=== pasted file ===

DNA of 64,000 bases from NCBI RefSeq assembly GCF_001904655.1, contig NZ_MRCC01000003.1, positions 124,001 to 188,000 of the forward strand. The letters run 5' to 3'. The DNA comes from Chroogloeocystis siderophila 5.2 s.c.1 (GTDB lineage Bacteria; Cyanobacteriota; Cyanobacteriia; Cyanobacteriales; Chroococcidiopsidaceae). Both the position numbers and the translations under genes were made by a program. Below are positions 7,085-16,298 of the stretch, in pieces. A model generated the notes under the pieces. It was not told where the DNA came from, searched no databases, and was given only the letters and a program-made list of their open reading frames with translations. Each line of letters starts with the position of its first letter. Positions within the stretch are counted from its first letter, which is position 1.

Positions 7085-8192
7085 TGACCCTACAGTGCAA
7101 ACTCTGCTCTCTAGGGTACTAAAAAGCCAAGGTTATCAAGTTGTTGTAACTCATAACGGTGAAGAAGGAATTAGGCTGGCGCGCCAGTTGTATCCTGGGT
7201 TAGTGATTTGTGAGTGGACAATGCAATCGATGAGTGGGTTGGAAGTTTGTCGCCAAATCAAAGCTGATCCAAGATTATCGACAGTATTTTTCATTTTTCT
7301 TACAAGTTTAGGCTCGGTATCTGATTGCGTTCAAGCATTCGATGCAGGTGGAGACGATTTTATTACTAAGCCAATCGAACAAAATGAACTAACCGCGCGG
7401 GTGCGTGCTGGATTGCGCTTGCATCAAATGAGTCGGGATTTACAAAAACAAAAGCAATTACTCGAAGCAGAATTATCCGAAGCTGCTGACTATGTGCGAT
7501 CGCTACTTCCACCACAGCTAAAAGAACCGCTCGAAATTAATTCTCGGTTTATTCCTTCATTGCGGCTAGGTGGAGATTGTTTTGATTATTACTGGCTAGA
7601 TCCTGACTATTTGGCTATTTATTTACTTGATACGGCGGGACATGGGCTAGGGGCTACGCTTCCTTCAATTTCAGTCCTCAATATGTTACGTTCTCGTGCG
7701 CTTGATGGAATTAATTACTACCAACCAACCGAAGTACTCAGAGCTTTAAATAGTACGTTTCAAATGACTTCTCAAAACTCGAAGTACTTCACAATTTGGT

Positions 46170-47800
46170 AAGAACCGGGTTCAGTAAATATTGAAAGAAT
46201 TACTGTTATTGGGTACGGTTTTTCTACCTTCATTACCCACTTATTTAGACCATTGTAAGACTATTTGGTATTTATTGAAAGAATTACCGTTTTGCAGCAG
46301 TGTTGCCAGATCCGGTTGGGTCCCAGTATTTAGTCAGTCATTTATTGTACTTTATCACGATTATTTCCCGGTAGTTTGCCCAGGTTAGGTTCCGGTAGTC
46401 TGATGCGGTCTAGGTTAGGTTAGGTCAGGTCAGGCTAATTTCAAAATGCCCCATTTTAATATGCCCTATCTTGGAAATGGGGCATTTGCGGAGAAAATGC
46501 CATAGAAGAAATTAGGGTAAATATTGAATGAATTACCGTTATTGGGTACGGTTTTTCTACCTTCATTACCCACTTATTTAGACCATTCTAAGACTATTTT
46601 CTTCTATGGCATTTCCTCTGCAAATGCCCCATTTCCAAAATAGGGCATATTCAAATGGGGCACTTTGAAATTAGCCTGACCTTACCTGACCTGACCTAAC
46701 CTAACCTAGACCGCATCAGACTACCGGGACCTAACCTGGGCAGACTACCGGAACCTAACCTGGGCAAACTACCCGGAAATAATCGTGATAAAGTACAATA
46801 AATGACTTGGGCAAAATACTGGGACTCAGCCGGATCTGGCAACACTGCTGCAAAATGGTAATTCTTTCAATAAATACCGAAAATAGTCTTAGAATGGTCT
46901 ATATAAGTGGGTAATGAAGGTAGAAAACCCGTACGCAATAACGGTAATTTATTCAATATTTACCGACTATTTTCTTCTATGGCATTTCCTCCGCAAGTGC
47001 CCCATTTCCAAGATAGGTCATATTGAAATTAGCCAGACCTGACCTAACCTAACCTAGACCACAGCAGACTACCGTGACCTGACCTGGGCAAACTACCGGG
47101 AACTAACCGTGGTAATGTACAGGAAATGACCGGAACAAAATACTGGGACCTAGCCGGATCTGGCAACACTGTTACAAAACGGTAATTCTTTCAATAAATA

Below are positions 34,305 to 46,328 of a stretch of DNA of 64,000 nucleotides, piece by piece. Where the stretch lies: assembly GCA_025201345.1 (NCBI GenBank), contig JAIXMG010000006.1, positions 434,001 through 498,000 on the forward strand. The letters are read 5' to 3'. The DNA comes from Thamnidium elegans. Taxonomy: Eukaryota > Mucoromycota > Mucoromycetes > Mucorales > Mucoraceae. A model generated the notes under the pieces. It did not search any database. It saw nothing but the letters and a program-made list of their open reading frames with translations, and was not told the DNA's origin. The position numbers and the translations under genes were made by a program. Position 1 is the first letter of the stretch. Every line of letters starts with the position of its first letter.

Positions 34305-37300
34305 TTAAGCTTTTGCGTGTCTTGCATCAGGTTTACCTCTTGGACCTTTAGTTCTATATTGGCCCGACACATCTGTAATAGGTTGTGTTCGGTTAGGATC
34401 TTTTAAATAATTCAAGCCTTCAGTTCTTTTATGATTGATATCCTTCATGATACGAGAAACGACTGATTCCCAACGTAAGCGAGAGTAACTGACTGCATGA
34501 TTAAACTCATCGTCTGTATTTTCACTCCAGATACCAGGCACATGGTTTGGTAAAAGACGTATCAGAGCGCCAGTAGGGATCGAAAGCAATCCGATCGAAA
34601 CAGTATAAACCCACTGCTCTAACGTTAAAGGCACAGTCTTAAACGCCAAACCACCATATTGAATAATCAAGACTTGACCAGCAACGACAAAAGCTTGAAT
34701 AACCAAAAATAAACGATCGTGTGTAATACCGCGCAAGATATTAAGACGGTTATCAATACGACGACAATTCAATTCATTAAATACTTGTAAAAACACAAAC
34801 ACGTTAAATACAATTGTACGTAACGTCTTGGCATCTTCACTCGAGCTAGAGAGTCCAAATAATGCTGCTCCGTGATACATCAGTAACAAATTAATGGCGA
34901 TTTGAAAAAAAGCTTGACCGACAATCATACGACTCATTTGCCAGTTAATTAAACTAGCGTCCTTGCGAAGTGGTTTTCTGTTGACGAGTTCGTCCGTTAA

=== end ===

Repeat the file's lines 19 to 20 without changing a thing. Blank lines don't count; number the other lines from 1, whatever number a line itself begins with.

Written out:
46801 AATGACTTGGGCAAAATACTGGGACTCAGCCGGATCTGGCAACACTGCTGCAAAATGGTAATTCTTTCAATAAATACCGAAAATAGTCTTAGAATGGTCT
46901 ATATAAGTGGGTAATGAAGGTAGAAAACCCGTACGCAATAACGGTAATTTATTCAATATTTACCGACTATTTTCTTCTATGGCATTTCCTCCGCAAGTGC